Despite the bad reputation that french fried potatoes have as anti-health food, the truth is that the potato itself is innocent. It is the preparation (deep fat frying) that makes fries unhealthy.
Until you add salt, a potato naturally contains none in its skin – and only 17mg (1% Daily Value) overall. To avoid gaining weight, ease up on the butter, sour cream and bacon bits and season a plain potato with herbs (fresh or dried) or low-calorie condiments.
Consider that a medium-size baked potato with skin contains 160 calories with no fats or cholesterol. The 4 grams of fiber and protein a single potato provides “stick to your ribs” and fill you up.
Potatoes also deliver vitamins B6 and C plus iron, calcium – and a whopping 20% of the body’s daily potassium requirement.
Another cooking option is to boil potatoes, but this does reduce their nutritional value. Compared to baked, a boiled potato provides about 25 percent less magnesium and 40 percent less phosphorus and potassium.
Potatoes that have sprouted white, green, or purple “eyes” (protuberances) due to chlorophyll production from exposure to light are not harmful to eat. But heed these warning words from The Conversation:
“Light and warmth also trigger the production of Solanine – a chemical which can cause symptoms of poisoning in humans if ingested in large quantities. Symptoms include nausea, diarrhea, vomiting, stomach cramps, burning of the throat, headaches and dizziness.”
Some people prefer to remove the eyes from a green potato with a sharp paring knife or scrubbing pad before cooking.
No matter how you slice it, the skin from a potato is high in fiber – it constitutes half of the entire fiber content. A high-fiber diet “helps prevent constipation and may reduce the risk of colon cancer, heart disease and type 2 diabetes. Fiber also helps you maintain a healthy weight, according to the Academy of Nutrition and Dietetics.”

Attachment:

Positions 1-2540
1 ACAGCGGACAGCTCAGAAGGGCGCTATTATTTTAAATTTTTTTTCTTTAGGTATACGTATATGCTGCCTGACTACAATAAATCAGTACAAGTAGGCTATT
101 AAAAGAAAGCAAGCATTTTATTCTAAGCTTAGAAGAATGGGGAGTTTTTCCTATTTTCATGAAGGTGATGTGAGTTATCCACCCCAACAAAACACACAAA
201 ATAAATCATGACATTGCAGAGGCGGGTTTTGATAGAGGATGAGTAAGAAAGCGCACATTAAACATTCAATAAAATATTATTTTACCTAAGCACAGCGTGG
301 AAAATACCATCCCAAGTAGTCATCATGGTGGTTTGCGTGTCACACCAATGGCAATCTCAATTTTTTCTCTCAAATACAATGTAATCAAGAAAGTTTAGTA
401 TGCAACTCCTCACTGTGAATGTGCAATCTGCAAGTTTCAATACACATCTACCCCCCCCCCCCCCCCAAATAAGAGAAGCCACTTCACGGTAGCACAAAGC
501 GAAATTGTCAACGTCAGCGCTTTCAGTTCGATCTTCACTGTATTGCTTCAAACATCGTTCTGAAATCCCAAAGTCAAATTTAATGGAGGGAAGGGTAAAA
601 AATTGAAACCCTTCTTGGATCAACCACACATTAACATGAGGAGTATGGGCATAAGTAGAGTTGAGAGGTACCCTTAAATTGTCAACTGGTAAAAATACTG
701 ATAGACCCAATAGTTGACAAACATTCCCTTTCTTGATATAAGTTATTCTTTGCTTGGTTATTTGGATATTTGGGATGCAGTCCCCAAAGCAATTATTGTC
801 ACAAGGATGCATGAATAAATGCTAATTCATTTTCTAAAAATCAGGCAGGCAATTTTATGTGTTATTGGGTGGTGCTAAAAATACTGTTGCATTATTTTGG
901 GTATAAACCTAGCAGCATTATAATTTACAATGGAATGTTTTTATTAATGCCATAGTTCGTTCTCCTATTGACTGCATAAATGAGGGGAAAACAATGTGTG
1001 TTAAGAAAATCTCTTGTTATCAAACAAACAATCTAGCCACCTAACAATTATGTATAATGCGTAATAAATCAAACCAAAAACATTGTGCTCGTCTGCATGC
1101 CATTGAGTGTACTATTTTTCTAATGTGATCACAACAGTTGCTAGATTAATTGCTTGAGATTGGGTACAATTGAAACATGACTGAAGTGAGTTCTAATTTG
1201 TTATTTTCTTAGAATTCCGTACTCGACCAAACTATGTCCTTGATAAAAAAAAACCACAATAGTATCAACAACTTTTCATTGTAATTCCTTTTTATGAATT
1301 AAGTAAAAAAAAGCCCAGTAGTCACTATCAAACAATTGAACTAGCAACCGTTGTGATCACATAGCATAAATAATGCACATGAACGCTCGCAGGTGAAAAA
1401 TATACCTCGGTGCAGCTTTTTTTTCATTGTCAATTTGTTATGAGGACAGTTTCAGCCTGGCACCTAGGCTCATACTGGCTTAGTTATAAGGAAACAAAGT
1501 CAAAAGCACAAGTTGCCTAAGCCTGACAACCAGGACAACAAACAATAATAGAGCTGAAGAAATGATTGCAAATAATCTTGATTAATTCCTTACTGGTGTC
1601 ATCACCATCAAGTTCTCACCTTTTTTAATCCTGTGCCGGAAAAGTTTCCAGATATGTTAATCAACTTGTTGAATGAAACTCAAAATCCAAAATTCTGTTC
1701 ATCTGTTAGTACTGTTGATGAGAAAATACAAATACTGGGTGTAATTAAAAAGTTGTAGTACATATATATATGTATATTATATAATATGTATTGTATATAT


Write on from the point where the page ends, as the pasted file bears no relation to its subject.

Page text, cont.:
Potato skins are also loaded with phytochemicals, nutrients which may fight cancer, heart disease, and other conditions.
A study from the U.S. National Library of Medicine’s National Center for Biotechnology Information (NCBI) showed that potatoes with colored skins (“pigmented”) “contain high concentrations of antioxidants, including phenolic acids, anthocyanins, and carotenoids.”
In this case, the study found that participants who ate microwaved purple potatoes actually measured higher antioxidant levels and lower blood pressure while maintaining steady body weight, making them “an effective hypotensive agent” that “lowers the risk of heart disease and stroke in hypertensive subjects without weight gain.”
Because potatoes are so delicious, nutritious, and easy to grow, they are the mainstay of many cultures’ diets – notably the Irish who became so dependent on it as a cheap staple food that three consecutive crop failures between 1845-1848 (from a fungal infection or blight) that “more than 1.5 million people died from starvation or emigrated from Ireland.” Many of those who left Ireland resettled in the United States.
It might surprise you to know that, according to the U.S. Department of Agriculture (USDA), “potatoes are the leading vegetable crop in the United States (not including sweet potatoes), contributing about 15 percent of farm sales receipts for vegetables.”
Yes, ours would be a different world without the ubiquitous potato. Perhaps now you will look at potatoes with a fresh set of eyes…so to speak.